Preventing Intimate Partner Violence Across the Lifespan: A Technical Package of Programs, Policies and Practices
This technical package represents a select group of strategies based on the best available evidence to help communities and states sharpen their focus on prevention activities with the greatest potential to prevent intimate partner violence (IPV) and its consequences across the lifespan. These strategies include teaching safe and healthy relationship skills; engaging influential adults and peers; disrupting the developmental pathways toward IPV; creating protective environments; strengthening economic supports for families; and supporting survivors to increase safety and lessen harms. The strategies represented in this package include those with a focus on preventing IPV, including teen dating violence (TDV), from happening in the first place or to prevent it from continuing, as well as approaches to lessen the immediate and long-term harms of partner violence. Commitment, cooperation, and leadership from numerous sectors, including public health, education, justice, health care, social services, business and labor, and the government can bring about the successful implementation of this package.
Connecting the Dots: An Overview of the Links Among Multiple Forms of Violence is a new resource co-developed by CDC’s Division of Violence Prevention and Prevention Institute. This brief shares research on connections between different forms of violence and describes how these connections affect communities. The purpose is to support those working to prevent violence in thinking strategically and creatively about:Preventing all types of violence from occurring in the first place and Coordinating and integrating responses to violence in a way that recognizes these connections and considers the individual in the context of their home environment, neighborhood, and a larger community.
Different types of violence are connected and often share the same root causes. They can all take place under one roof, in the same community or neighborhood, at the same time, or at different stages of life. Understanding the overlapping causes of violence and the things that can protect people and communities can help us better prevent violence in all its forms.
Strengthening Hope and Resilience in Children, Youth, and Mothers in Domestic Violence Programs: Lessons from Friendship Home webinar
Strengths-Centered Advocacy is a unique approach to providing individualized, strengths-based support to survivors of domestic violence and their children. The approach was developed by Friendship Home in Lincoln, Nebraska as a way to more intentionally tap into the power of resilience throughout survivors’ healing processes. Through the use of the Gallup Organizations’ Clifton StrengthsFinder and Clifton Youth StrengthsExplorer tools, survivors and their children are given the opportunity to discover their unique personal talents and identify how this information can be applied to their lives in relevant and meaningful ways.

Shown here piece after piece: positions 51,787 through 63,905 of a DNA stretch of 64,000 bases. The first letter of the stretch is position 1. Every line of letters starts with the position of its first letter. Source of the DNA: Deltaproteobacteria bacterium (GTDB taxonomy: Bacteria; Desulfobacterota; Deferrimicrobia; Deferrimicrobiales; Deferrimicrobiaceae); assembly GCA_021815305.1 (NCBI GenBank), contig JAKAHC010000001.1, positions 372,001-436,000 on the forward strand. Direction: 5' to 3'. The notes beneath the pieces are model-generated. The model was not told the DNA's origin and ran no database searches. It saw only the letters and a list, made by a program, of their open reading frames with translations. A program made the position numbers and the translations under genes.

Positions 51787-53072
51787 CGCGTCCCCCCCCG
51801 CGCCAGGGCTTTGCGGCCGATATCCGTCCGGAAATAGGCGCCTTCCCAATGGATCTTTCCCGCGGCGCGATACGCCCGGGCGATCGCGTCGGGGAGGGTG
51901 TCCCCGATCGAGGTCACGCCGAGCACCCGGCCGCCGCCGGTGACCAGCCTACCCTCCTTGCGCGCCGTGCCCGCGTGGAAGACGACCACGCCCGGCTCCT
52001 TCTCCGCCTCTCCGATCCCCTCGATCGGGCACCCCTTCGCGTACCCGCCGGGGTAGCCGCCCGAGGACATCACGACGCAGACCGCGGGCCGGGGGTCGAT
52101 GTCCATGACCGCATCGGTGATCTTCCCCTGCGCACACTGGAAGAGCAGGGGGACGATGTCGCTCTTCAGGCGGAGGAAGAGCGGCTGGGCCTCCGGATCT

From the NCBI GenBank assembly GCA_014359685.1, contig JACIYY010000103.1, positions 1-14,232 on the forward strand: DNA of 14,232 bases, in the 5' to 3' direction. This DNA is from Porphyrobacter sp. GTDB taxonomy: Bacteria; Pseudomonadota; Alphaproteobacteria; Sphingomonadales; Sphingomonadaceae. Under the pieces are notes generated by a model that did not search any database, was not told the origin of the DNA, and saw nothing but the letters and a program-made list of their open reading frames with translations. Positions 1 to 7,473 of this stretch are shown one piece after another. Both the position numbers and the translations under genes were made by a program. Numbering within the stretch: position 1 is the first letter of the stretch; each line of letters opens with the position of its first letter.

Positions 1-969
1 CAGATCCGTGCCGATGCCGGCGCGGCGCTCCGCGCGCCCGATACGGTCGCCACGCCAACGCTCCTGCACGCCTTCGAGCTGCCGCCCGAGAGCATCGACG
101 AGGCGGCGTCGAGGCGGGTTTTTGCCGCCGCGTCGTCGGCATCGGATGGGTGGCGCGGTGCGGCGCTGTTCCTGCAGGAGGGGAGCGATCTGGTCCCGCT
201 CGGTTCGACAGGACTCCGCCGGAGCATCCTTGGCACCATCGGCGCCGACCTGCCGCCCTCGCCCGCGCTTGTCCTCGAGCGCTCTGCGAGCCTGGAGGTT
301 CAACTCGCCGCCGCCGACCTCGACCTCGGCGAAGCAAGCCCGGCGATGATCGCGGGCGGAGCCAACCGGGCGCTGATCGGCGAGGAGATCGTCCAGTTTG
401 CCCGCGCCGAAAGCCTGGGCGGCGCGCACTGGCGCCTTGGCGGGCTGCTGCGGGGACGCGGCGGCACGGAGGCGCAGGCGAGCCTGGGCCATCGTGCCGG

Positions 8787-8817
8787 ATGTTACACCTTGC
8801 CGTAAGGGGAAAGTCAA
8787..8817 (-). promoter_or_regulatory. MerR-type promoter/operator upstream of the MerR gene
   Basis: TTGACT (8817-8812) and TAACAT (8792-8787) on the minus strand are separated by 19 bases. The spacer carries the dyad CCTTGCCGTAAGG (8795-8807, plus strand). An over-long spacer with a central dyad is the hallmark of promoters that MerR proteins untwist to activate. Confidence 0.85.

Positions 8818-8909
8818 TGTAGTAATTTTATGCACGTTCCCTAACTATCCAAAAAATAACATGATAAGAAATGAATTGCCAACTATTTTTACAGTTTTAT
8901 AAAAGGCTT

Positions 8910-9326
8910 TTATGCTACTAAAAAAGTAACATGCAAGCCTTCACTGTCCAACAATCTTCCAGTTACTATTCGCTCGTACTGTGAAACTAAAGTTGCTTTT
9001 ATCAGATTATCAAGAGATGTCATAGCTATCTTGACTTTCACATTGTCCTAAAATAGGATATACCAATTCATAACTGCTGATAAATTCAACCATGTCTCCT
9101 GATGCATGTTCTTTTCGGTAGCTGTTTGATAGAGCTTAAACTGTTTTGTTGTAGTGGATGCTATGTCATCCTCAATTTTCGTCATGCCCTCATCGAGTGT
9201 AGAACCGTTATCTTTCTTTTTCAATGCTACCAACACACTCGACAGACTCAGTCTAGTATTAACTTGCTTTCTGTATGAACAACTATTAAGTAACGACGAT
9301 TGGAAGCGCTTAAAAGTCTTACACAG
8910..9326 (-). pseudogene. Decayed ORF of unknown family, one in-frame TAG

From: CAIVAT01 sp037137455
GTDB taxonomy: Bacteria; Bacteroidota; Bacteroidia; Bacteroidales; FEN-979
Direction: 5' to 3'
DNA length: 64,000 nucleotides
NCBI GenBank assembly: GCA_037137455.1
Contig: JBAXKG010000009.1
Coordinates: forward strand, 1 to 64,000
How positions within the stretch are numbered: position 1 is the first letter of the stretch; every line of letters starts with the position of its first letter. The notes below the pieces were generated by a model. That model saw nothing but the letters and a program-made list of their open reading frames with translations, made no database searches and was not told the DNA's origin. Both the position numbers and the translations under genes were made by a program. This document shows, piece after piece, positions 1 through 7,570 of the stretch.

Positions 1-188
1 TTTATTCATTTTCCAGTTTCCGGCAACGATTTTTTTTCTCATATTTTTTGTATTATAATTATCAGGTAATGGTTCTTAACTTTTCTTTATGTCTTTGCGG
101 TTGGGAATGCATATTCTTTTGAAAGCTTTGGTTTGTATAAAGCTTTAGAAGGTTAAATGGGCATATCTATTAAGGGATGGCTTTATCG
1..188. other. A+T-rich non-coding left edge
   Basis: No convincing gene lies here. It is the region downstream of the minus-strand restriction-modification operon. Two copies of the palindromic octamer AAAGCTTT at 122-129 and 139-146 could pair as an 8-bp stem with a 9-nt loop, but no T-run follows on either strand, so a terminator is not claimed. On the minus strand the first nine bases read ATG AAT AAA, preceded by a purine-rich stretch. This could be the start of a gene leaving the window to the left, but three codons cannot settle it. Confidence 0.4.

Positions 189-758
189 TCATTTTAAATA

Presented by Julie Havener, Friendship Home’s Coordinator of Strengths-Centered Advocacy, as a part of NRCDV's ACE-DV project, this webinar highlighted the ways in which strengths-centered advocacy can help to mitigate or repair some of the potential negative impacts of domestic violence on children and youth, while also strengthening protective factors that can lead to resilience across the lifespan.
This Special Collection offers resources that promote strategies for creating environments where children can thrive with a particular focus on enhancing capacity for resilience across the lifespan. While this collection emphasizes primary prevention strategies that foster healthy attitudes and behaviors, it also reflects our understanding of trauma as a common human experience, and explores post-traumatic growth as a positive framework for understanding trauma within the context of child development. Central to this collection is the belief that advocates working to end gender based violence are committed to the safety and well being of all children, and wish to create social change by investing in the potential that children offer – the promise of a new generation of non-violent, respectful young people and adults who resist traditional social norms that perpetuate violence against women and girls.
The resources in this collection are organized by intended audience and address all levels of the social-ecological model. Here you’ll find materials for use by young people, parents and caregivers, teachers and school-based professionals, helping professionals, gender-based violence intervention and prevention advocates, and communities and organizations. Links to related Special Collections are also provided.
At Community Resilience Initiative website, you'll find vital information for parents, service providers and Walla Walla community members. You can learn about the Adverse Childhood Experiences (ACES for short) research. As parents, you can also learn about how you can help your children to be resilient -- to rise above the challenge of ACEs and to thrive.
Children react to exposure to violence in different ways, and many children show remarkable resilience. (Finkelhor, Turner, Ormrod, Hamby, & Kracke, 2009)
This Special Collection provides lessons learned and related resources from nine HHS-funded 3-year demonstration projects to enhance services to children and youth who have been exposed to domestic violence.
Prepared by the National Resource Center on Domestic Violence in collaboration with the Family and Youth Services Bureau, Administration for Children and Families, U.S. Department of Health and Human Services.